We believe that most of our excluded cases may have some risk factors. These donors gave wrong address or phone number and some did not return despite former willingness during the first recall. They may mostly be test seekers who did not give right personal details to escape from aftermath consequences. In a study conducted in Brazil in 2010, it was reported that test seeker HIV-positive blood donors believe that it is ok not to answer questions truthfully to donate blood and get tested for HIV through donation.[21]

Due to few numbers of cases, we were unable to identify prevalent risk factors in each province. In provinces with more HIV positives such as Kermanshah and Golestan,[22] the rate of deferral from blood donation was lower than average rate of deferral in the whole country which was 25.6% in the same year;[23] and in other HIV prevalent provinces such as Tehran,[24] Fars, and Hormozgan,[22] it was equal to that rate. Considering the high prevalence of HIV in those provinces, it is necessary to apply more stringent criteria for the selection of blood donors.


   Conclusion Top


In donor selection step, attention should be paid to the vulnerable population, especially first time who are in the age range of 25–40. The staff of donation department staff should be trained regularly and receive feedback about donors who will be positive for TTI.

Acknowledgment

We thank the directors of blood transfusion centers and the heads of blood donor departments in all 31 provinces that greatly assisted us during the research. We are also grateful to Dr. Sedigheh Amini for her comments and Mr. Ebrahim Koohi for his assistance in data entering.

Financial support and sponsorship

Nil.

Conflicts of interest

There are no conflicts of interest.

 
   References Top

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3.
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4.
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Rezaei N, Amini-Kafiabad S, Maghsudlu M, Abolghasemi H. Risk factor analysis of hepatitis C virus seropositivity in Iranian blood donors: A case-control study. Transfusion 2016;56:1891-8.  Back to cited text no. 5
    
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Vahid T, Kafaee J, Kabir A, Yektaparast B , Alavian SM. Hepatitis B prevalence and risk factors in blood donors in Ghazvin, Iran. Hakim Health Syst Res 2005;8:8-15.  Back to cited text no. 6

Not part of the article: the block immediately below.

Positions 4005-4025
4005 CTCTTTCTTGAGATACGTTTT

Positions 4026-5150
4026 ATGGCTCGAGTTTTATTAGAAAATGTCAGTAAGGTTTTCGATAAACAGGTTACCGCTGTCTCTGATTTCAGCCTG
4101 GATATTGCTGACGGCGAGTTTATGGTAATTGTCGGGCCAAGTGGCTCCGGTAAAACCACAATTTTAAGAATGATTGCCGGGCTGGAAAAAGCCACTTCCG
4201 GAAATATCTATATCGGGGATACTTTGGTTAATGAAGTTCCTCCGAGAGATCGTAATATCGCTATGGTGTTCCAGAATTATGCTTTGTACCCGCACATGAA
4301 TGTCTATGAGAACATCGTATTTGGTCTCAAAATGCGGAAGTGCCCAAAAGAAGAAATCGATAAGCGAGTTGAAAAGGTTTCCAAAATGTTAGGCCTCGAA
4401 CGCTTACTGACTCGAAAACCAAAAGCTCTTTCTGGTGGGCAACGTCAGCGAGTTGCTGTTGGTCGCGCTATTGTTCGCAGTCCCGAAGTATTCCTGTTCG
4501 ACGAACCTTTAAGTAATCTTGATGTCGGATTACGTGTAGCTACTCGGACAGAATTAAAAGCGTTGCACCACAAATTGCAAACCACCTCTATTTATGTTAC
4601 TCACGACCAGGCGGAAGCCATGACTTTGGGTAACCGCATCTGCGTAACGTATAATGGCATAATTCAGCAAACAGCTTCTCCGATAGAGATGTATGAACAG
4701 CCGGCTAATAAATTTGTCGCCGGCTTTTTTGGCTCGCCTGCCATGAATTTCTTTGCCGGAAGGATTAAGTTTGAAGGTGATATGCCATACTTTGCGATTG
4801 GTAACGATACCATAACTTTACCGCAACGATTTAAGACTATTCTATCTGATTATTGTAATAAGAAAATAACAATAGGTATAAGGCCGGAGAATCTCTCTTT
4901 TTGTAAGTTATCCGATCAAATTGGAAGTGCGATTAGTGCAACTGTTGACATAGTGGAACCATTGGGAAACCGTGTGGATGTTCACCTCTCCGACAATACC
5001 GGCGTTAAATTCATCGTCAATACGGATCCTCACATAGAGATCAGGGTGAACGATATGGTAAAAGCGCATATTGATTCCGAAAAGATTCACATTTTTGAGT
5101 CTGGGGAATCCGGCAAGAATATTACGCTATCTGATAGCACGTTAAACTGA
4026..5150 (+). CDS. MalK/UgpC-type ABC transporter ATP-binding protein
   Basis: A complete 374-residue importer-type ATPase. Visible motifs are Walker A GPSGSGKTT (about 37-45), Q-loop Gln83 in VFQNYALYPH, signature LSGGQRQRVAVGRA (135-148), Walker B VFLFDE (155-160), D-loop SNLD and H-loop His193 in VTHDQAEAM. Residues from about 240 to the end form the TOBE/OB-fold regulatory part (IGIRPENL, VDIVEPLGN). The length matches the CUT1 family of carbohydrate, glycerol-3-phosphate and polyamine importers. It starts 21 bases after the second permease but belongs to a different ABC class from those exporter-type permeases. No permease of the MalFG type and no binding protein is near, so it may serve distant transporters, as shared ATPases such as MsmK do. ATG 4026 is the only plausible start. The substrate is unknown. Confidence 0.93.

7.
Iran Country Report on Monitoring of the United Nations General Assembly Special Session on HIV and AIDS. National AIDS Committee Secretariat, Ministry of Health and Medical Education; February, 2010.  Back to cited text no. 7
    
8.
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13.
Vanichseni S, Kitayaporn D, Mastro TD, Mock PA, Raktham S, Des Jarlais DC, et al. Continued high HIV-1 incidence in a vaccine trial preparatory cohort of injection drug users in Bangkok, Thailand. AIDS 2001;15:397-405.  Back to cited text no. 13
    
14.
Rahimi-Movaghar A, Amin-Esmaeili M, Haghdoost AA, Sadeghirad B, Mohraz M. HIV prevalence amongst injecting drug users in Iran: A systematic review of studies conducted during the decade 1998-2007. Int J Drug Policy 2012;23:271-8.  Back to cited text no. 14
    
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Zamani S, Kihara M, Gouya MM, Vazirian M, Nassirimanesh B, Ono-kihara M, et al. High prevalence of H incarceration IV infection associated within among community-based injecting drug users in Tehran, Iran. J Acquir Immune Defic Syndr 2006;42:342-6.  Back to cited text no. 15
    
16.
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17.
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19.
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21.
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22.
Musavi H, Rahimi H, Kooti W, Dorostkar R, Azami M, Sharghi M, et al. Prevalence of Human Immunodeficiency Virus in Iranian Blood Donors: A Systematic Review and Meta-Analysis. Arch Iran Med 2018;21:260-7.  Back to cited text no. 22
    
23.
Birjandi F, Gharehbaghian A, Delavari A, Rezaie N, Maghsudlu M. Blood donor deferral pattern in Iran. Arch Iran Med 2013;16:657-60.  Back to cited text no. 23
    
24.
Attarchi Z, Ghafouri M, Hajibaygi B, Assari S, Alavian SM. Donor deferral and blood-borne infections in blood donors of Tehran. Sci J Blood Transfus Organ 2006;2:353-64.  Back to cited text no. 24
    

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Correspondence Address:
Mrs. Nasim Sadat Hosseini Divkolaye
Iranian Blood Transfusion Organization BLDG, Hemmat EXPY, Adjacent to Milad Tower, Tehran

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Source of Support: None, Conflict of Interest: None


DOI: 10.4103/ajts.AJTS_47_18